September 27, 2010
A Bull Market For Bautista
You are Alex Anthopoulos, and your busy schedule is about to get much more crowded. Not yet 12 months on the job as Toronto’s general manager, you’ve traded the best pitcher in club history, cut payroll, and just about finished paying off B.J. Ryan. Now your center fielder is about to get expensive—well, more expensive, really—and three other players already are locked in to raises for 2011. You face a long list of potential arbitration cases that could reach double digits, with 2010 home run king Jose Bautista leading the way. And, by the way, your managerial vacancy needs to be filled.
You are Jose Bautista, and it’s the season of your life. Kick-started by a fast finish in 2009, you’ve burst from obscurity this year to win a job as a Blue Jays regular, make the American League All-Star team, and lead the free world in home runs. You don’t turn 30 until the offseason, when you’ll be in line for a nice raise in your final year of salary arbitration. In one more year, you’ll be on the brink of free agency, which promises an even bigger payday and the first multi-year contract of your career, provided you keep hitting.
And that, of course, is the catch. Will Bautista keep hitting? Can he possibly keep this up? Bautista has exceeded even his 90th-percentile PECOTA projection with his monster 2010 season. For someone who was a part-time player just a year ago, the numbers are astonishing: a triple-slash line of .264/.384/.627 and a TAv of .335. Bautista jumped from a WARP of 2.2 in 2009 to 6.4 this season. On Opening Day, he had a career total of 59 home runs. By the end of the week, he’ll have at least 111.
It makes for an entertaining parlor game for fans watching from the outside, suggesting that Bautista is Toronto’s next big star or labeling him as just another one-year wonder. But for both the Blue Jays and Bautista himself, the breakout year sets up an unusual arbitration case, with both sides facing hard choices. Do 52 home runs merit a contract on par with an established power hitter like Prince Fielder? Do the Jays trust the 2010 numbers enough to offer Bautista a long-term contract? Does Bautista trust his newfound power enough to let it all ride, play one more season and hit the open market as a bona fide offensive force? Or would he and agent Bean Stringfellow prefer the security of whatever lesser multi-year deal the Jays might offer this winter?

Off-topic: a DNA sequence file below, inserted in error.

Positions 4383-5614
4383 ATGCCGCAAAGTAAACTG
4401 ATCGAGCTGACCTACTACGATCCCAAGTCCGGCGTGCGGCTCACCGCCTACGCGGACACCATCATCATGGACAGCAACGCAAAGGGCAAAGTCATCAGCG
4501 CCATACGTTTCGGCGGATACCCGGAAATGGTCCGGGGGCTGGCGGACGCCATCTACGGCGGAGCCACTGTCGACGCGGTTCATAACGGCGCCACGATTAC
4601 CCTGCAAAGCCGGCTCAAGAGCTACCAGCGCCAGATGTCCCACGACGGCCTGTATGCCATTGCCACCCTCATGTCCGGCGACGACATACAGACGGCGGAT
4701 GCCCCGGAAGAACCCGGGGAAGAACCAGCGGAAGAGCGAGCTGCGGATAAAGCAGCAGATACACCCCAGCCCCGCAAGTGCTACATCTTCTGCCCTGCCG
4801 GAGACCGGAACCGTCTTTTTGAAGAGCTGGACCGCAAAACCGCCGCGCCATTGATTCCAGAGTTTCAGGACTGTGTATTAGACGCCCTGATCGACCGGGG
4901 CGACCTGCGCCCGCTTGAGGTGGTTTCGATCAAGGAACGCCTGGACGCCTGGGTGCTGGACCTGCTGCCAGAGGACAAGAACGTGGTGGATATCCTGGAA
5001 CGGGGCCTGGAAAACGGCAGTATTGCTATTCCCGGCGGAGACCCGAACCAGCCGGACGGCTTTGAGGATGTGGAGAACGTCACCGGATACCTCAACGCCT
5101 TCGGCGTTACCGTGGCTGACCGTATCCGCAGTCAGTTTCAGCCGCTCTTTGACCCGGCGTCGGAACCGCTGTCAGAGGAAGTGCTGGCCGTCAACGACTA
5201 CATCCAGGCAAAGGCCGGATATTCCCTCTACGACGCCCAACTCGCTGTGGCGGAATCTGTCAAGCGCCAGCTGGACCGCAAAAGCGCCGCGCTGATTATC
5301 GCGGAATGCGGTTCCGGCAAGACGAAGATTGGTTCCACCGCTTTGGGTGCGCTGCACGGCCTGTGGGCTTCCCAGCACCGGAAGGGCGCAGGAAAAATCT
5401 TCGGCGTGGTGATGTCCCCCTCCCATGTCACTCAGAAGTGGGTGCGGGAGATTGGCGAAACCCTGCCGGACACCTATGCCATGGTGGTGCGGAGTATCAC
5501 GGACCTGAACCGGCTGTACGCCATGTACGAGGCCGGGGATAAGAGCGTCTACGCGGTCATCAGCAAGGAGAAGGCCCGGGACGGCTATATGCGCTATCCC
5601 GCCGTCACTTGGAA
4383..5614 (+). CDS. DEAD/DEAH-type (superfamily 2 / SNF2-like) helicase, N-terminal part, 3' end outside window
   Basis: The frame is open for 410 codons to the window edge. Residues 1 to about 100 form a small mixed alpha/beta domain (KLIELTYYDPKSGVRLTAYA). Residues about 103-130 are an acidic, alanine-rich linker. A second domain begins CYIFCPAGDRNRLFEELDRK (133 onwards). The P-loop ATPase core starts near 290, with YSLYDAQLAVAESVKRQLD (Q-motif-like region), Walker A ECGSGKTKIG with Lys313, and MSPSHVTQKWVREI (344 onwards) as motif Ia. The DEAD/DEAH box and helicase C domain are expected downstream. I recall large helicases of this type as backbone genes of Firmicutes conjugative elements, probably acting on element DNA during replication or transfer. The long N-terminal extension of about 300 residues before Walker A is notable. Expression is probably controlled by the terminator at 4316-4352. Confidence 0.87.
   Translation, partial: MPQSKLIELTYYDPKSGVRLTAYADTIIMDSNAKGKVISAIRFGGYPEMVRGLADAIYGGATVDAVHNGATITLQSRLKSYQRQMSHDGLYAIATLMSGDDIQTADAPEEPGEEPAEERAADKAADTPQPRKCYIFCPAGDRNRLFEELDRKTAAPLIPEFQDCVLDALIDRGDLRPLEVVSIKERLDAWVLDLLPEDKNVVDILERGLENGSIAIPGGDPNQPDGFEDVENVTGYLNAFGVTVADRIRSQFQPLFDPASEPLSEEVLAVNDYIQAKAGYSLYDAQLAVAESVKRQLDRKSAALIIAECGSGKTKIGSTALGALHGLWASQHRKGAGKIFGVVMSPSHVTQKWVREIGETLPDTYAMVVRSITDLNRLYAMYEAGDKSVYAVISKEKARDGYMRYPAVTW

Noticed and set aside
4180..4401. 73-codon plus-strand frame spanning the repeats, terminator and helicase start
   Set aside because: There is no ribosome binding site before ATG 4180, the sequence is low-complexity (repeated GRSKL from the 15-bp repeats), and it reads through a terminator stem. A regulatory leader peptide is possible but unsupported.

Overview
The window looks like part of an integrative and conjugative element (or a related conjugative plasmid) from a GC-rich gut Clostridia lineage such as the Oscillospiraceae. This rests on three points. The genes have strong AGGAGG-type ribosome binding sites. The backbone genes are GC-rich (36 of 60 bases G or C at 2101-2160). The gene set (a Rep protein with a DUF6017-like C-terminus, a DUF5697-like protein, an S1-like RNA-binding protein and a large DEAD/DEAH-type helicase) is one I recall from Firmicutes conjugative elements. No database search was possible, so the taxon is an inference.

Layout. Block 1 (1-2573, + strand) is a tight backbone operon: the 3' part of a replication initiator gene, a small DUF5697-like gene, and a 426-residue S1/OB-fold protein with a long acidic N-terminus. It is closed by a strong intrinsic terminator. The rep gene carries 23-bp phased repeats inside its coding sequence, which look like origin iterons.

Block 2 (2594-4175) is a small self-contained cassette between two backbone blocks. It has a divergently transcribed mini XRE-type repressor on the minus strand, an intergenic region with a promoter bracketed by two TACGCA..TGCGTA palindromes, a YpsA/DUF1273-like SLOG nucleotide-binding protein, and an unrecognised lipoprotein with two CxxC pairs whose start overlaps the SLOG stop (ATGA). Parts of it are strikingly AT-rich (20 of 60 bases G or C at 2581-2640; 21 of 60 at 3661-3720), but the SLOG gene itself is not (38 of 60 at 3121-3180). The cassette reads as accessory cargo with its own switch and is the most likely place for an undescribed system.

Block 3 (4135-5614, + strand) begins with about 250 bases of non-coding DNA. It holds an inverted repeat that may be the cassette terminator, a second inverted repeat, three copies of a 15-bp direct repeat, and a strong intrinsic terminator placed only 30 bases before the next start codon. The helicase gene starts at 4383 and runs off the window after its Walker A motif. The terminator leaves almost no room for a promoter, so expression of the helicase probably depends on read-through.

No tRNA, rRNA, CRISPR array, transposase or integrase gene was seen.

Unless an agreement is hammered out beforehand, Bautista may file for arbitration in early January, with the two sides exchanging figures January 18. But even agreeing on a salary for a one-year deal could be problematic. In addition to becoming a living, breathing statistical outlier, Bautista is one of the rare major league players whose earnings remained flat last offseason when he and the Jays avoided arbitration and settled on a salary of $2.4 million for the second consecutive year. And with more clubs joining the trend of locking up young standout players to multi-year deals, there are a limited number of arbitration cases for players with five or more years of service.
The recent history of five-year players don’t provide particularly useful comparisons. The Marlins and Jorge Cantu settled at $6 million in February, and a year earlier, Xavier Nady and Scott Boras agreed to a $6.55 million contract with the Yankees. That would seem to be a minimum baseline for Toronto’s arbitration offer.
At the other end of the spectrum are five-year players Alfonso Soriano ($10 million from Washington in 2006) and Mark Teixeira ($12.5 million from Atlanta in 2008). Fielder, the last National League player to hit 50 home runs, will earn $10.5 million next season, his fifth full year in the majors. But with only one full season as a full-time player on his resume, Bautista and Stringfellow are unlikely to seek much more than $9 million. That would put the range for a one-year settlement in the neighborhood of $7.5 million or $8 million.
However, Stringfellow’s history with other clients suggests a multi-year deal might be an option. In 2004, he and Francisco Cordero agreed with the Rangers on a two-year extension buying out the closer's first year of free agency and giving Texas a club option for an additional season. Stringfellow also has negotiated long-term deals delaying free agency for closer Billy Wagner ($27 million with the Astros in 2002) and right-hander Ervin Santana ($30 million with the Angels before the 2009 season). A couple of less-notable Stringfellow clients, relievers Luis Vizcaino and Duaner Sanchez, chose to settle their arbitration cases rather than going to a hearing. So if Bautista is inclined to stay with the Blue Jays, it wouldn’t be a surprise to see a deal get done.
But if the Jays would prefer to wait, a safe play might be to settle on a one-year deal while continuing to discuss a long-term contract. As long as Bautista is willing to let talks carry over into the season, the Jays get a chance to evaluate his performance in spring training and the first few weeks of the season. A template for a multi-year deal would seem to be Tampa Bay’s three-year, $24.125 million contract with Carlos Pena, who was coming off a breakout 7.1 WARP season in 2007. Bautista’s price tag will be higher because Pena had two years of arbitration remaining, not one. But a three-year, $30 million offer would at least get the attention of a player like Bautista, who always has gone year-to-year. But if his heart is set on free agency, Bautista’s earning potential is limited only by his 2011 performance.